5 MIN. DE LECTURA
(Adds Veolia Environnement; updates Deutsche Boerse)
June 6 (Reuters) - The following bids, mergers, acquisitions and disposals were reported by 1400 GMT on Friday:
** Sprint Corp and T-Mobile US Inc might have some fresh arguments to allay regulator skepticism about a merger, but the government may still be reluctant to approve shrinking the U.S. wireless market from four main players to three. Sprint, purchased by Japan's Softbank Corp in 2013, has agreed to pay about $40 per share, or over $32 billion, for T-Mobile US, a person familiar with the matter said on Wednesday, bringing to a head a long-discussed and controversial deal to reshape the U.S. cellphone market.
** Mexican real estate investment trust (REIT) Fibra Shop Portafolios said its shareholders had approved the purchase of three shopping centers in the country worth around 1.5 billion pesos ($116 million). The shopping centers belonged to U.S. REIT Kimco Realty Corp and were in the states of Morelos next to Mexico City, Chiapas in the south and Sonora in the northwest, Fibra Shop said in a statement on Thursday.
** The New South Wales state government has set a deadline of late July for first-round bids for two power stations ahead of a sale worth about A$1 billion ($931 million), two sources working on the deal told Reuters on Friday. Australian federal and state governments have identified some A$100 billion of state-owned assets for potential sale as they seek new ways to pay down debt and fund upgrades to critical infrastructure like roads.
** Moroccan local authorities have blocked a deal by Veolia Environnement to sell its Moroccan water, wastewater and electricity businesses due to a dispute over investments. The French company agreed in 2013 to sell the Moroccan businesses to investment fund Actis for about 370 million euros ($504 million). The businesses are operated by concession companies Redal in the capital Rabat and Amendis in the northern cities Tangiers and Tetouan.
** A private equity consortium led by KKR & Co LP has agreed to pay about $270 million for up to 70 percent of China's COFCO Meat, a source said, targeting consumers willing to pay a premium for high quality, safe pork products. The deal underscores the trend towards food safety in China, and follows Shuanghui International's acquisition last year of U.S. firm Smithfield Foods Inc, the world's largest pork processor, to secure a supply of high quality meat. The firms announced the deal on Friday without giving financial details.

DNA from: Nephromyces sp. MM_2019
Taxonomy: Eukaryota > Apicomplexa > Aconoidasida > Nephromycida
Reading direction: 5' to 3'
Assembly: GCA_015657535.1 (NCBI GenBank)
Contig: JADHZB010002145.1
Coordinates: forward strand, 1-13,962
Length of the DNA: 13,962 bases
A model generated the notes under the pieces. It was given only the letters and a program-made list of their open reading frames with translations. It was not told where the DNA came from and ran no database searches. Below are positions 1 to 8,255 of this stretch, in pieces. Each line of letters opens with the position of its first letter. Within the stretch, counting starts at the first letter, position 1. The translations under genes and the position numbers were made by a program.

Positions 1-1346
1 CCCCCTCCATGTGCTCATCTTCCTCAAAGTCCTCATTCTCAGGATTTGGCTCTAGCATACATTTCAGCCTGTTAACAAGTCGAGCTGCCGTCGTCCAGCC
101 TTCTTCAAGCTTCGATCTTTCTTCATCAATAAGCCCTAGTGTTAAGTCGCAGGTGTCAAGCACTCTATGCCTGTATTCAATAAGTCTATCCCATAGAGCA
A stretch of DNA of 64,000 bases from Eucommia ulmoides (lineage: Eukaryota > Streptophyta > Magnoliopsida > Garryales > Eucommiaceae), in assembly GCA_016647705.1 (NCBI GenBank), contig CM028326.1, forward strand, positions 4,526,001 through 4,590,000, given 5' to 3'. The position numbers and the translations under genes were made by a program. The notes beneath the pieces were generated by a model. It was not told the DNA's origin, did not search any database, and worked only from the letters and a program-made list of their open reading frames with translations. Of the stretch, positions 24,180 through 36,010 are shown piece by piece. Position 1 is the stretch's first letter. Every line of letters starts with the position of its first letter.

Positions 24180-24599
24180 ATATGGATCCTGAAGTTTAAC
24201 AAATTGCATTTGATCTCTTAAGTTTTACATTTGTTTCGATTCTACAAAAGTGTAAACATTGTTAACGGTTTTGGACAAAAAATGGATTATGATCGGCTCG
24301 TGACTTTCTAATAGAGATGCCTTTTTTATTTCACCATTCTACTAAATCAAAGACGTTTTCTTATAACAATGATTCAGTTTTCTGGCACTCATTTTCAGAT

** Finnish media group Sanoma Oyj said on Friday that it had reached a deal to sell 19 magazine titles in the Netherlands to a local company New Skool Media. Loss-making Sanoma did not disclose the deal's value, but said annual sales of the titles totaled 38 million euros ($52 million). Sanoma said seven more titles were under review in the country.
** Texas's largest power provider, the bankrupt Energy Future Holdings Co, was cleared to get final approval on Thursday for about $4.5 billion in financing deals that it has said were important to maintaining its business. Judge Christopher Sontchi of the U.S. Bankruptcy Court in Wilmington, Delaware, said he would dismiss objections that the financing was overly favorable to senior creditors who would end up owning the company's generating and retail utility unit.
** Independent refiner Phillips 66 is buying a 7.1 million-barrel storage terminal near Beaumont, Texas, as part of the company's plan to beef up logistics and transportation assets. The terminal, now owned by Chevron Corp, is nearly 60 miles from Phillips' nearest refinery, its 239,400- barrel-per-day plant in Westlake, Louisiana.
** Deutsche Boerse AG is considering selling its International Securities Exchange (ISE), a source familiar with the company's thinking said on Thursday. No banks have been mandated to assist Deutsche Boerse with a sale of its U.S. options exchange, the person said, adding that valuation levels were currently not attractive enough for Deutsche Boerse to pursue a sale in the short run.
Deutsche Boerse would like to use the proceeds from an eventual sale of its ISE unit to fund expansion in Asia, two sources familiar with the thinking of the German exchange operator said on Friday. (Compiled by Lehar Maan in Bangalore)